Ren Hang. If life is a bottomless abyss, when I ju...

Ren Hang. If life is a bottomless abyss, when I jump, the endless fall will only be a way of flying

The guttural sounds of the Chinese language form the background of the face with Ren Hang’s marked features. A few words, interspersed with slow pauses, summarize with monotonous timbre the evocative topoi of his photographic poetics. Watching Ren Hang in the multiple videos on Youtube is interesting, as much as it is explanatory, not being able to see him alive because of his suicide, which occurred at the age of 29 in 2017. The images slowly flow, in the presentation of a past exhibition held in Tokyo, and observing them carefully, one perceives his extraneousness from the present world, his sensitive fragility.

“If life is a bottomless abyss, when I jump, the endless fall will only be a way of flying,” he wrote, evoking a malaise much deeper than the simple aesthetic melancholy undeniable in his photos, which will in fact materialize into tragic death. Far away from contemporary creatives for look and expression, through his compact Minolta, he immortalized the bodies of women and men, ephebes and monochromes, sometimes accompanied by wild animals. A simple and minimalist aesthetic led to see what some have labeled as pornography, but in the end the evil is in the eye of the beholder, in this regard many other artists absolutely agree with the concept. Pornography as an artistic theme has been cleared through art for years and although it appears original, by age and expressive typology, a parallelism with “The origin of the world” by Courbet and Hang’s photographs, is certainly meaningful.

To move on to more current references, the name of Hang has been repeatedly associated with that of Ryan McGinley and Robert Mapplethorpe, albeit in an erroneous and maximalist way, in a gross attempt to bring the aesthetic language of the nude back to concepts already expressed by other photographers. However, aesthetic references are not always effective only because the content is the same and in this case they even become misleading. With McGinley there are inherent parallels in the harmony of young bodies photographed and the dreamlike landscapes in which they are placed, but ultimately, the end result is completely different. McGinley’s characters in “The kids are all right” are damned and dynamic, included in pure and apocalyptic natural environments, of the modern inhabitants of a blue orgiastic and liquid lagoon.

On the contrary, Hang’s images are absolutely static, built and cut, technically unexceptionable. Spots of primary colors are counterbalanced by muscular anatomical parts of male bodies, as if to demonstrate the ingenuity and freshness of a body, like a bouquet of yellow daisies. The chromatic breaks in which the reds of the enamels of the young models predominate, as well as the fiery red of their turgid lips, become fauve in the cycle of photographs dedicated to animals. Also in this case the naturalness of the bodies is linked to the plasticity of the animals themselves and the naive poses of the subjects, they soften the intense contrast with the colors and shapes of the photographed birds and snakes. The reference to Mapplethorpe is acceptable only if it leads back to the essentiality of the lines, as well as to the sporadic ability of this photographer to render neutral and stylistically unexceptionable situations that in most of his images acquire a strong and explicit connotation.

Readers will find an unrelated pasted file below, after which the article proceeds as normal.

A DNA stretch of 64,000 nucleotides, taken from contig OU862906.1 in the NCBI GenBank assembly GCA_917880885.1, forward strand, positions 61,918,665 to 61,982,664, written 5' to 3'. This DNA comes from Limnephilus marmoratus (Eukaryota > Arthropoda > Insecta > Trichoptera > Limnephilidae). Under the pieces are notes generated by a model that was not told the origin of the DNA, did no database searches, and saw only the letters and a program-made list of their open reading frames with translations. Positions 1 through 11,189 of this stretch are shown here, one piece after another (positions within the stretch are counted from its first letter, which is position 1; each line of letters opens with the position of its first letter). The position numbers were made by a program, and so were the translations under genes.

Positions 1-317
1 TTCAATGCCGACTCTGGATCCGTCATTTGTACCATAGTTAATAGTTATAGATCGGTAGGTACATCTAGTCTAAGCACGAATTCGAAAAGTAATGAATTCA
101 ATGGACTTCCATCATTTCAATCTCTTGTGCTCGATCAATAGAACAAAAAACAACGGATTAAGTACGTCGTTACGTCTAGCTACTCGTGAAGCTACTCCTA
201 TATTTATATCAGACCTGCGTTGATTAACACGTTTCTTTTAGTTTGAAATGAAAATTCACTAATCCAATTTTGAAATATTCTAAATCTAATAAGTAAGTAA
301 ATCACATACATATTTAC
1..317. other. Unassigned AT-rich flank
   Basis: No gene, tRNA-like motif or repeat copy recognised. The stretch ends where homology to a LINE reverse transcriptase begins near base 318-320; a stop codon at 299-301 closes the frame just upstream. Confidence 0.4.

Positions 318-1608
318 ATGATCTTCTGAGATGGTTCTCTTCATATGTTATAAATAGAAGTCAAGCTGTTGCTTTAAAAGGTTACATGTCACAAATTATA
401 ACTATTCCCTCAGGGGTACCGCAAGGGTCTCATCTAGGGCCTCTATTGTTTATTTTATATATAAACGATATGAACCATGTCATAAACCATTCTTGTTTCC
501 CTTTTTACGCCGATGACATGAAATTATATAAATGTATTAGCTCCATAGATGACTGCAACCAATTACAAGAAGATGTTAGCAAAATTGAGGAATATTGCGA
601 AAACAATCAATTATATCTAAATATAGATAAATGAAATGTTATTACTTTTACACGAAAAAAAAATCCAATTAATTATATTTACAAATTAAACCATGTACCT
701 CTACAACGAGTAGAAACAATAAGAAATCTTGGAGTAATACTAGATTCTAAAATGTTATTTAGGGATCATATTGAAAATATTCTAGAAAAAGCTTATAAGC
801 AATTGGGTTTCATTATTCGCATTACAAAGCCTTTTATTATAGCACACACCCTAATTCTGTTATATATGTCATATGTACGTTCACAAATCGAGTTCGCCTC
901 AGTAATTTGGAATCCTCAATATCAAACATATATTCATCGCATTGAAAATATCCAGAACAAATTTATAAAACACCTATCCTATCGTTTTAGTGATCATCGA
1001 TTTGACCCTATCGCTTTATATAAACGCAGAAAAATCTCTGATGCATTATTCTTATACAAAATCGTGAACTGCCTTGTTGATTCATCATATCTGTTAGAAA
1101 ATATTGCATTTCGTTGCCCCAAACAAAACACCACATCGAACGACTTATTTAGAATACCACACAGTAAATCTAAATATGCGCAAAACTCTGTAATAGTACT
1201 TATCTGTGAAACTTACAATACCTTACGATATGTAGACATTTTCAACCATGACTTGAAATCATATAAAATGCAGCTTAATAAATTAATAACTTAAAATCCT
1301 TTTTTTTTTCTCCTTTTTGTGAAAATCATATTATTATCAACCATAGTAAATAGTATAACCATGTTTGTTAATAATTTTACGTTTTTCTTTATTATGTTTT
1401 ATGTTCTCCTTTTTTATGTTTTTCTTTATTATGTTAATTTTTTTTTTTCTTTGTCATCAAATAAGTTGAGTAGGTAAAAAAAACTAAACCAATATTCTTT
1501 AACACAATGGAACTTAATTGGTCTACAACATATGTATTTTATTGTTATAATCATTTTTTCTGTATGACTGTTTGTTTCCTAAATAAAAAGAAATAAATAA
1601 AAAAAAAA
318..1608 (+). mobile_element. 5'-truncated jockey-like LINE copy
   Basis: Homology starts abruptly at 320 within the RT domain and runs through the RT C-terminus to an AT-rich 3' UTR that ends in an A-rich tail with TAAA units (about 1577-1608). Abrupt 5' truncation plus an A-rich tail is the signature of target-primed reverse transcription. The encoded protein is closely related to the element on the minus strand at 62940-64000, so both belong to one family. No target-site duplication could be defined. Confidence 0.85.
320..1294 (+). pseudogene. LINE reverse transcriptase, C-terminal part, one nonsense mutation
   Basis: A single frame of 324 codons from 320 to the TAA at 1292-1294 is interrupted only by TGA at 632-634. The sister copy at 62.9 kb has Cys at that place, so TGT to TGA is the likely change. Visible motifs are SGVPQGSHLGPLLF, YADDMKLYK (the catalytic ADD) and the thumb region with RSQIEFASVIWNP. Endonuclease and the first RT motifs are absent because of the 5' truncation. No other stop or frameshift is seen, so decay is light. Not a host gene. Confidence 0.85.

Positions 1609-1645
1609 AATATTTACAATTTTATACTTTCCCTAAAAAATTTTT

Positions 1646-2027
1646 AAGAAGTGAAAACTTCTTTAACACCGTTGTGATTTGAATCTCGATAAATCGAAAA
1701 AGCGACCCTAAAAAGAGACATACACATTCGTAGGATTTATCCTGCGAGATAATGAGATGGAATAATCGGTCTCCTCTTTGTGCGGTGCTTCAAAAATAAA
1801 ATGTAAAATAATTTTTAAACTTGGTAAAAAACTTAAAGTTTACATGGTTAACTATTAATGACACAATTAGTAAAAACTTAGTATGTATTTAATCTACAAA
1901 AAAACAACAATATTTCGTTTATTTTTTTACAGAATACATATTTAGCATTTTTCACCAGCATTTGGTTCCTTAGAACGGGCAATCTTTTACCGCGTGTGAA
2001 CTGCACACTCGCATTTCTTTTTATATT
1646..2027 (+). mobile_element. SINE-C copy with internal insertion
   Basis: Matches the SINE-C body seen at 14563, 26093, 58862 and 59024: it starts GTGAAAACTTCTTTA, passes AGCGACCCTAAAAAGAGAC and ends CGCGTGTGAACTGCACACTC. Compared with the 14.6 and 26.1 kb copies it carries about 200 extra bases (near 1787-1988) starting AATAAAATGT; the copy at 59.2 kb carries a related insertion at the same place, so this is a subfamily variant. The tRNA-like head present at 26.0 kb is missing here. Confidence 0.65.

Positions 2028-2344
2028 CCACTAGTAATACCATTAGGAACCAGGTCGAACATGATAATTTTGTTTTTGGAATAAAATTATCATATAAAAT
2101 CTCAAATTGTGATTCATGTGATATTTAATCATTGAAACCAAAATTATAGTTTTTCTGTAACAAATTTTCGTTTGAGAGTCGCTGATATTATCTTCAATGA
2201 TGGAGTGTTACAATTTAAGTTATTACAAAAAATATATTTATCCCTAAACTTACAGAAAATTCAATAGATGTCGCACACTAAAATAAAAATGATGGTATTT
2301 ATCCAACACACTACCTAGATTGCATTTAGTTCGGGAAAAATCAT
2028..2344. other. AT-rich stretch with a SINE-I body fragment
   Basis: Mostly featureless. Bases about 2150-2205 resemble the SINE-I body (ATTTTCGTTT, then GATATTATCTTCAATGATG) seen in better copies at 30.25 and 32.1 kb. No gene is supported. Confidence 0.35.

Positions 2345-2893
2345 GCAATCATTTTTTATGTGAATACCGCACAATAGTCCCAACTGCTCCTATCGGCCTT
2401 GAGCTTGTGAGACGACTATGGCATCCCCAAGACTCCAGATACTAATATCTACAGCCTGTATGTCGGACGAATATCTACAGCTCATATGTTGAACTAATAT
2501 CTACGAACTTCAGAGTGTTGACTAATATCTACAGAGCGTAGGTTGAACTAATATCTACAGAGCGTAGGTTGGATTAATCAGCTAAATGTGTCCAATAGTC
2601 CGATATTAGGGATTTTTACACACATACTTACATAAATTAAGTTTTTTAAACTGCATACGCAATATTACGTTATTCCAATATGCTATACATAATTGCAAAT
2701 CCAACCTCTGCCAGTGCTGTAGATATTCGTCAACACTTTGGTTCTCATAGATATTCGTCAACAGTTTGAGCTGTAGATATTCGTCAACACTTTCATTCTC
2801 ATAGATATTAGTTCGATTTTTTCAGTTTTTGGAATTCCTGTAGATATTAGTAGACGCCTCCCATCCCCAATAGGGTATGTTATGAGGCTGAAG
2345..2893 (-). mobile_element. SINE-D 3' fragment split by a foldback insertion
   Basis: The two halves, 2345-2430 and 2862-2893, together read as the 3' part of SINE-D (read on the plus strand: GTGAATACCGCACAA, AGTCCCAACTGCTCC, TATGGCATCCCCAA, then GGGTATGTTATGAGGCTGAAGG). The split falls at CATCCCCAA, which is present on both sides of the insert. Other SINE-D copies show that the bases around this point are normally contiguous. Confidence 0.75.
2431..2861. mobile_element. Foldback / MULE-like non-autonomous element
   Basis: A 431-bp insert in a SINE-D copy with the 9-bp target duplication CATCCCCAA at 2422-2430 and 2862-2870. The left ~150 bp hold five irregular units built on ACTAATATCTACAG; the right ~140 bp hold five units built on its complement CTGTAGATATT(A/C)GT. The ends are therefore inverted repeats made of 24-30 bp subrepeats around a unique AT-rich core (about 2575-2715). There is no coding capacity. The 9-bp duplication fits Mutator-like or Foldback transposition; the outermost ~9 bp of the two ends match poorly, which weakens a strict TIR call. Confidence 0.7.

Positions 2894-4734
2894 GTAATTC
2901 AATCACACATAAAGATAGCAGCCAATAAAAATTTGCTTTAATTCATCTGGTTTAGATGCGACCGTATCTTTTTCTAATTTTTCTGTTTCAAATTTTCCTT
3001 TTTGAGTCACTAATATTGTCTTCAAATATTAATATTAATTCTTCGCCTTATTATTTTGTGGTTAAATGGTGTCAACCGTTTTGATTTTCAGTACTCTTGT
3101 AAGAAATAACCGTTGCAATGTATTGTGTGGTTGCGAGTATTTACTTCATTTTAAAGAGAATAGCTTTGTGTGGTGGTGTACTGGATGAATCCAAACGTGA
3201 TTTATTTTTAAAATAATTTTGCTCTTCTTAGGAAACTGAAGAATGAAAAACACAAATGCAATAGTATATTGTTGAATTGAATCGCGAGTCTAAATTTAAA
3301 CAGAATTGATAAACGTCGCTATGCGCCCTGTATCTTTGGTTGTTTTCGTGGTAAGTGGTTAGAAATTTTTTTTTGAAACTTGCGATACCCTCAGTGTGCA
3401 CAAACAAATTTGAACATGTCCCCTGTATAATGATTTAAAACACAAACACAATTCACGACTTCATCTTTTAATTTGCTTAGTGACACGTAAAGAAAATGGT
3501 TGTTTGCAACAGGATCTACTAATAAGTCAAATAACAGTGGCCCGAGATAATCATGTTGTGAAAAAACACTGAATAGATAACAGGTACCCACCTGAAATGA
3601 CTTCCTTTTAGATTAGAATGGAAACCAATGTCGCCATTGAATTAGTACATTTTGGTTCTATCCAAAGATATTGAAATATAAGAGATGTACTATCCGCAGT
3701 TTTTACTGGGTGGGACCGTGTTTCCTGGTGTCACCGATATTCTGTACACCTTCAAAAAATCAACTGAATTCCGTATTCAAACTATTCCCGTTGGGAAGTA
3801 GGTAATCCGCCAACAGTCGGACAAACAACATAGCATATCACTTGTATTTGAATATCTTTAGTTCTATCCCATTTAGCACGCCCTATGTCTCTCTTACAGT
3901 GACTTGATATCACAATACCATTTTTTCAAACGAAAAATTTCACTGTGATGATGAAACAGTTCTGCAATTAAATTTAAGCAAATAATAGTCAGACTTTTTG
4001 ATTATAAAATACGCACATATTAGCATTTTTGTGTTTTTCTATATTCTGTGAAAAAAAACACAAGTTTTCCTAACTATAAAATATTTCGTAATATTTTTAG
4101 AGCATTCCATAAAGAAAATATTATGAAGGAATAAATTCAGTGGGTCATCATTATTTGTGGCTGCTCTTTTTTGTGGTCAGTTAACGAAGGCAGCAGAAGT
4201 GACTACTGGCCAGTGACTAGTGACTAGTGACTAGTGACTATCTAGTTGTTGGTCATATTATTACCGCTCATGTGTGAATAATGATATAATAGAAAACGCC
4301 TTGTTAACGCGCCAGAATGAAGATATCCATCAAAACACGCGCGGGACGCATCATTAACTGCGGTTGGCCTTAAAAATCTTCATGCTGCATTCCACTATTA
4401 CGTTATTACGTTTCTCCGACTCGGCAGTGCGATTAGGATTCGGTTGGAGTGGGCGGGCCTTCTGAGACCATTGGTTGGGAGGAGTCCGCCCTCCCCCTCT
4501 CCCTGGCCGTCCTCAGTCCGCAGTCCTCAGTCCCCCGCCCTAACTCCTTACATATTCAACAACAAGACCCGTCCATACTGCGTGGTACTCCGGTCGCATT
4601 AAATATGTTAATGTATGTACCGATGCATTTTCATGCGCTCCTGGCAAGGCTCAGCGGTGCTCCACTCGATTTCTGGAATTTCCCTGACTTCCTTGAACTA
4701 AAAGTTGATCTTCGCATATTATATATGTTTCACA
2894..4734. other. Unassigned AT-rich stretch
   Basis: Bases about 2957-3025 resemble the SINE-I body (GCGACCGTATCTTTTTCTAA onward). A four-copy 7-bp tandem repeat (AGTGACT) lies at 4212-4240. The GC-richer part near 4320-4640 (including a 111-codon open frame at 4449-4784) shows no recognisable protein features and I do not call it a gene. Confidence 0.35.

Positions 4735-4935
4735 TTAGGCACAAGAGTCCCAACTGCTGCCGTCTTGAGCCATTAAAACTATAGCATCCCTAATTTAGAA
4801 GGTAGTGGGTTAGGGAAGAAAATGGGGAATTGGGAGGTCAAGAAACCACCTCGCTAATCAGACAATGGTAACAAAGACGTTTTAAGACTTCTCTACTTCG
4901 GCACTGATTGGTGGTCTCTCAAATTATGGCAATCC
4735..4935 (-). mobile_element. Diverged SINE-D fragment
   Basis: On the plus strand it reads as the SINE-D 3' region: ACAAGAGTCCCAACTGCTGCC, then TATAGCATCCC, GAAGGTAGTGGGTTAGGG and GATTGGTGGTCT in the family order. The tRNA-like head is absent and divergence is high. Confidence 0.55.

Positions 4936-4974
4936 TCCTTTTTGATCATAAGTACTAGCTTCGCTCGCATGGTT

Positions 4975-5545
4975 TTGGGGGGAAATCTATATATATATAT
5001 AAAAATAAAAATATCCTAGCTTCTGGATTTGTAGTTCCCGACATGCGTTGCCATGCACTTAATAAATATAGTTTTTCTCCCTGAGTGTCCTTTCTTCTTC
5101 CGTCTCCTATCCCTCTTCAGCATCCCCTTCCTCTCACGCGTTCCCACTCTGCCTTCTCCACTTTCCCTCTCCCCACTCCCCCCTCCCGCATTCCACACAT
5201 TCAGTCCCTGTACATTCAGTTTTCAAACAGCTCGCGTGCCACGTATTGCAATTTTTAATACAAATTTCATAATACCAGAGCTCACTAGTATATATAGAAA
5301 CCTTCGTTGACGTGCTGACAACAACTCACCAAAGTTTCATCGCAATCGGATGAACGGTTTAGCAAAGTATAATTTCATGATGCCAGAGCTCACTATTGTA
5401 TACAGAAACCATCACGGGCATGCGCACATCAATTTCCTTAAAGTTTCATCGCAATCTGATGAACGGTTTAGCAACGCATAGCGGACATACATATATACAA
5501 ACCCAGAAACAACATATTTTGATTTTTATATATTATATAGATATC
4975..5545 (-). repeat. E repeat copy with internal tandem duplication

Hang is considered to all intents and purposes an exponent of cynical realism, since he was punished several times by the Chinese regime that had banned and censored his works. This does not mean that the aestheticism with which he dealt with his work often led him to point out that his was not a complaint to the regime, but rather a simple representation of the human body, in which there was absolutely nothing perverse or to hide. In contemporary Chinese art often the naked body has been exhibited in various ways just as an art form, aesthetically disruptive, but at the same time as an inevitable provocation, political or otherwise, depending on the orientation of the various artists. As well as Zhu Ming and his performances in which he performed naked in a bubble of transparent plastic in the shape of a snail shell or Chen Guang and his extreme videos, Ren Hang used the body, with the ingenuity typical of artists, careless of the consequences. Evidently these photos are the expression of his feeling and wisely the Maison Européenne de la photographie of Paris has seen fit to pay homage to this photographer with a complete and exhaustive exhibition of his work, “Love”, exposing intense images of great visual impact.


Ren Hang
Love, Ren Hang
06.03.19 – 26.05.19
Maison Européenne de la photographie

Ren HangRen Hang, Untitled, 2016   © Courtesy of Estate of Ren Hang and stieglitz19

Ren HangRen Hang, Untitled, China, 2015 © Courtesy of Estate of Ren Hang and  OstLicht Gallery


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